Six Reasons to Work After You Retire
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In poll after poll, many Americans say they plan to delay retirement or to never retire. And then there are retirees who find their newfound freedom tedious, or they miss the water cooler conversations and camaraderie.
A 2009 study from the Journal of Occupational Health Psychology found those who work after retirement are physically and mentally healthier than those who don't, and they're more financially prosperous.
Example: Joan Riggs of Orlando, Fla., spent 29 years coaching and teaching high school physical education classes, selling real estate on the side. Although Riggs thought she'd hung up her associate broker's license when she retired, the former teacher found she missed working and reignited her real estate career.
"Work gives you a sense of purpose, a meaning in your everyday life. I wanted to feel needed by something or someone," she says.
With many retirees working longer or launching second careers, there's a strong argument for staying employed later in life. In fact, employment after retirement makes sense for a lot of reasons. Here's a look at some of the benefits.
You're Less Likely to Dip Into Savings
Lita Epstein, author of "Working After Retirement for Dummies," says, "If you think you don't have enough saved for retirement, it's much better to work early in retirement because it will be harder to do so as you get older."
The lesson: Don't wait to go back to work if you think you'll need to supplement your income down the road.
You Can Beef up Retirement Plans Like IRAs
Longevity risk -- the risk that you may outlive your money -- is something that many retirees fear. What if you live to 100? Do you have the money to sustain yourself?
Richard Johnson of The Urban Institute, a Washington, D.C., think tank, says you can continue to sock money into an IRA until you reach age 70½. You can build up your 401(k) and Roth IRA indefinitely, thus adding to your nest egg for the years when you may most need it.
You Can Delay Social Security Benefits
Want a feel-good, higher-yielding alternative investment? Microloans may be for you.
These fixed-interest loans are made to small-business owners in developing countries. Microlending sites such as MicroPlace, an eBay subsidiary, match lenders and borrowers across the world. And you can reap high yields, too. At MicroPlace, yields range from 1% to 6% annually, easily besting certificates of deposit or money market accounts. Minimum investments are small -- only $20.
"We aggregate lots of investors to raise lots of money," says Ashwini Narayanan, general manager at MicroPlace. "It's a smart way to be philanthropic."
Investors can choose a specific country, cause or company for their investment. And in four years, no issuer has defaulted, says Narayanan. There are 11,500 investors in the U.S., and there are recipients in 65 countries.
You May be Eligible for Insurance Benefits
Epstein says employer-based health coverage can reduce your out-of-pocket insurance costs. You can also sometimes find low-cost life insurance through your employer. Both types can be difficult and expensive to obtain independently if you're over 50. In addition, when you become eligible for Medicare, your insurance plan at work can substitute as a Medigap policy, saving you money.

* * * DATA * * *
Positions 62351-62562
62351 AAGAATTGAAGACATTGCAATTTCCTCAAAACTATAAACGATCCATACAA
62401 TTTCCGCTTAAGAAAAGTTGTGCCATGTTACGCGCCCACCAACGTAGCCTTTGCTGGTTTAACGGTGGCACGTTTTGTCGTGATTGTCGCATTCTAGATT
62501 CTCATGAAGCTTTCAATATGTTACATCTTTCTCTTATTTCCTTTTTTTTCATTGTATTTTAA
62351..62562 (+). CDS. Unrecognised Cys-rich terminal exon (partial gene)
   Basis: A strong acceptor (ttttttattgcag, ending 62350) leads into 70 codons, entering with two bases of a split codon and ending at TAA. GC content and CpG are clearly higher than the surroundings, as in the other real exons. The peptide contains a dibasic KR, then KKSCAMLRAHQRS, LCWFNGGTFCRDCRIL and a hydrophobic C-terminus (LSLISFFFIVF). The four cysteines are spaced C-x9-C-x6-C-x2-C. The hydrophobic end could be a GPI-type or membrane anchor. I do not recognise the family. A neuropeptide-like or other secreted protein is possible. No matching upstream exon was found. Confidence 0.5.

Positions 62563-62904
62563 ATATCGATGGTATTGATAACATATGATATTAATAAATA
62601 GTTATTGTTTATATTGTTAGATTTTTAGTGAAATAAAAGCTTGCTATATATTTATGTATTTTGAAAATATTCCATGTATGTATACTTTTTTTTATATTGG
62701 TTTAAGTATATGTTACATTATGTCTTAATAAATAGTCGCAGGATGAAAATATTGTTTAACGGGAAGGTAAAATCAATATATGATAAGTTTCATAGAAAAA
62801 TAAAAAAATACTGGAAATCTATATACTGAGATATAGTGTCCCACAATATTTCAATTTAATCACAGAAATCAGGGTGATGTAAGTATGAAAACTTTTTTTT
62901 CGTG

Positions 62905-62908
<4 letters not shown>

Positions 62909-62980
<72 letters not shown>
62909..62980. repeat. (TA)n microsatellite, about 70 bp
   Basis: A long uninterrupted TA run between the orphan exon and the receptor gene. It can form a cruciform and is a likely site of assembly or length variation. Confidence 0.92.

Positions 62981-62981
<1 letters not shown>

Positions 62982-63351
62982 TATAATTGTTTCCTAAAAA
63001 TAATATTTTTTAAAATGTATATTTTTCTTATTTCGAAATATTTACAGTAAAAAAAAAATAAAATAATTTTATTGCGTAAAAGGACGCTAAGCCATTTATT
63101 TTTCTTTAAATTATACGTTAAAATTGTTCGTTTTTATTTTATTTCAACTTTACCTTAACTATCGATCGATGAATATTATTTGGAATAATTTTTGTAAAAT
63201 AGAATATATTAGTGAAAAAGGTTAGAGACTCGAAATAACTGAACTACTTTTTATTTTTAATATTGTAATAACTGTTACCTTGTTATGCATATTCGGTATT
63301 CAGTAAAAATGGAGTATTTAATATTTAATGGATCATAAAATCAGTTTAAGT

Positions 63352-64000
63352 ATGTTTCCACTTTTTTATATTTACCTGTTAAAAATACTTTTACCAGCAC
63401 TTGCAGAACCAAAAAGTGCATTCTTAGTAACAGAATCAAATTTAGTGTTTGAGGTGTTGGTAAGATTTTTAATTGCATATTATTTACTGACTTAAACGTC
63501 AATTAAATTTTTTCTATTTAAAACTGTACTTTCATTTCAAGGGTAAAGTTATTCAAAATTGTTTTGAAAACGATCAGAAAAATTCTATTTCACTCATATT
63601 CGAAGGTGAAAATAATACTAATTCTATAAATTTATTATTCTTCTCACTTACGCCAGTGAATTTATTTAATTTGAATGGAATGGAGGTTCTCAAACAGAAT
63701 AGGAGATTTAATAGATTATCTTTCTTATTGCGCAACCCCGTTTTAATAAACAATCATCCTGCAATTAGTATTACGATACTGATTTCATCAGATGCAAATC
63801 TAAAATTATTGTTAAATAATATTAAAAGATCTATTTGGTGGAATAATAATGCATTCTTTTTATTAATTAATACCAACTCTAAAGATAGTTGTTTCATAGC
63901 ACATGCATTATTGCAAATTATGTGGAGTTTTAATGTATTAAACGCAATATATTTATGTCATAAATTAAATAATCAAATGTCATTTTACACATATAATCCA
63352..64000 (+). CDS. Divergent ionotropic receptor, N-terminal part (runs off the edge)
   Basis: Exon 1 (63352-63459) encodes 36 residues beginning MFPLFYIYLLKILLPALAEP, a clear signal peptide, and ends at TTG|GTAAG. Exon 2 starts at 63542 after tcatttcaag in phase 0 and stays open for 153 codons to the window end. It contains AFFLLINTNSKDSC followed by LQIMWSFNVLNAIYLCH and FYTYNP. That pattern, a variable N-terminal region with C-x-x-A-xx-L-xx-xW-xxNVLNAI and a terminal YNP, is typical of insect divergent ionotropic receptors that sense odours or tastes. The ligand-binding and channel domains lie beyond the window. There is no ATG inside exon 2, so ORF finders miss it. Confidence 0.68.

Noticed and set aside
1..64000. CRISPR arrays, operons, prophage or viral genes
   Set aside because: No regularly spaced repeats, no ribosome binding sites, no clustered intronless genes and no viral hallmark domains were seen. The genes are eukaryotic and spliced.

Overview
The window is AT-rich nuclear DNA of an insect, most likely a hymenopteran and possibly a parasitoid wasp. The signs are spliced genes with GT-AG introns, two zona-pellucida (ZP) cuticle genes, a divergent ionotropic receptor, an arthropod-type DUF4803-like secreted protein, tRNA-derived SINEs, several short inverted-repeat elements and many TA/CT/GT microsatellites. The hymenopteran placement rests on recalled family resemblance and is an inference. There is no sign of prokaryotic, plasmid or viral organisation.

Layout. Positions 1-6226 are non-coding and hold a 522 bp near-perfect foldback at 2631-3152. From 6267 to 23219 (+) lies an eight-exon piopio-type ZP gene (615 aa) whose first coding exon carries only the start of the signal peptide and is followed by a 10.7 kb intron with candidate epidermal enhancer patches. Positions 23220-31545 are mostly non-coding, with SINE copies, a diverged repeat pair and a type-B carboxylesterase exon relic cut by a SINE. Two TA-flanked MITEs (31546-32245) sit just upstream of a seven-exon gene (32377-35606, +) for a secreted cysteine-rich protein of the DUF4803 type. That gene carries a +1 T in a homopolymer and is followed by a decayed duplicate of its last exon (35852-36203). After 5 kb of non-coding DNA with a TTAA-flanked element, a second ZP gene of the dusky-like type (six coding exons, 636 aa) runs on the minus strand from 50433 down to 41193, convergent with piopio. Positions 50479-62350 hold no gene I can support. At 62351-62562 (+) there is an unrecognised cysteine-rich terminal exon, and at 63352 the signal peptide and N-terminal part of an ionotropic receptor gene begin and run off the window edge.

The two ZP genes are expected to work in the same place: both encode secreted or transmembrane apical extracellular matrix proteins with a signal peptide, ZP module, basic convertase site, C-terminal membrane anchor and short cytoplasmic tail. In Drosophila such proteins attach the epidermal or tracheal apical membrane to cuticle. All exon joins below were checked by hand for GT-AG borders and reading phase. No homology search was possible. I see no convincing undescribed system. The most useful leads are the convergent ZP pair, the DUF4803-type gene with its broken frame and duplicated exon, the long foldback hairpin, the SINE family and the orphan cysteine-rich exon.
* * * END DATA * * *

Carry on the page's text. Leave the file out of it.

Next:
You May Reap Social and Health Benefits
Retirees who work after retirement often remain more active and socially connected, which can translate to better overall health and fewer medical issues.
When Bill Birnbaum, 69, retired in 2007 after 25 years as a business strategy consultant, he and his wife moved to Peru to work as volunteers in an impoverished community in the Andes. Upon returning to the U.S. and settling in Sisters, Ore., Birnbaum grew bored and began taking on consulting work again. He says he'll continue to do this as long as he is able. "I realized that I was missing the intellectual challenge offered by my work," he says.
The 2009 study published in the Journal of Occupational Health Psychology concluded those who work following retirement reported being generally healthier and happier than their fully retired peers, whether they worked full time or part time.
One caveat, though: Those who fared best remained in their main career field. Researchers say that's probably because those who take jobs outside their fields usually do so as a result of financial need, which adds stress.
You May Get Employee Discounts
Some companies offer employee discounts as part of their benefits packages.
Employees receive discounts when buying or using company products or services and often reap discounts from partnering businesses. The Coca-Cola Co. and Kellogg Co. each offer employees a wide variety of discounts and convenience programs that include on-site perks such as dry cleaning and credit union memberships.
A number of retirees pick up post-retirement jobs at theme parks, and they use their employee discounts to treat their grandchildren, says Epstein.
Employment after retirement makes sense for many other reasons. Riggs and Birnbaum say they'll probably continue to work because they enjoy remaining engaged.
"I still have plenty of energy to be challenged. I always thought when I would retire, I would retire," says Riggs. "And getting a better feel of being totally retired, I really decided I was not ready to give up on work just yet."
Birnbaum agrees, and says that for many retirees, sitting on the couch watching television while their worlds grow "smaller and smaller" is simply not an option. And why should it be, when the benefits of staying employed can be so enriching?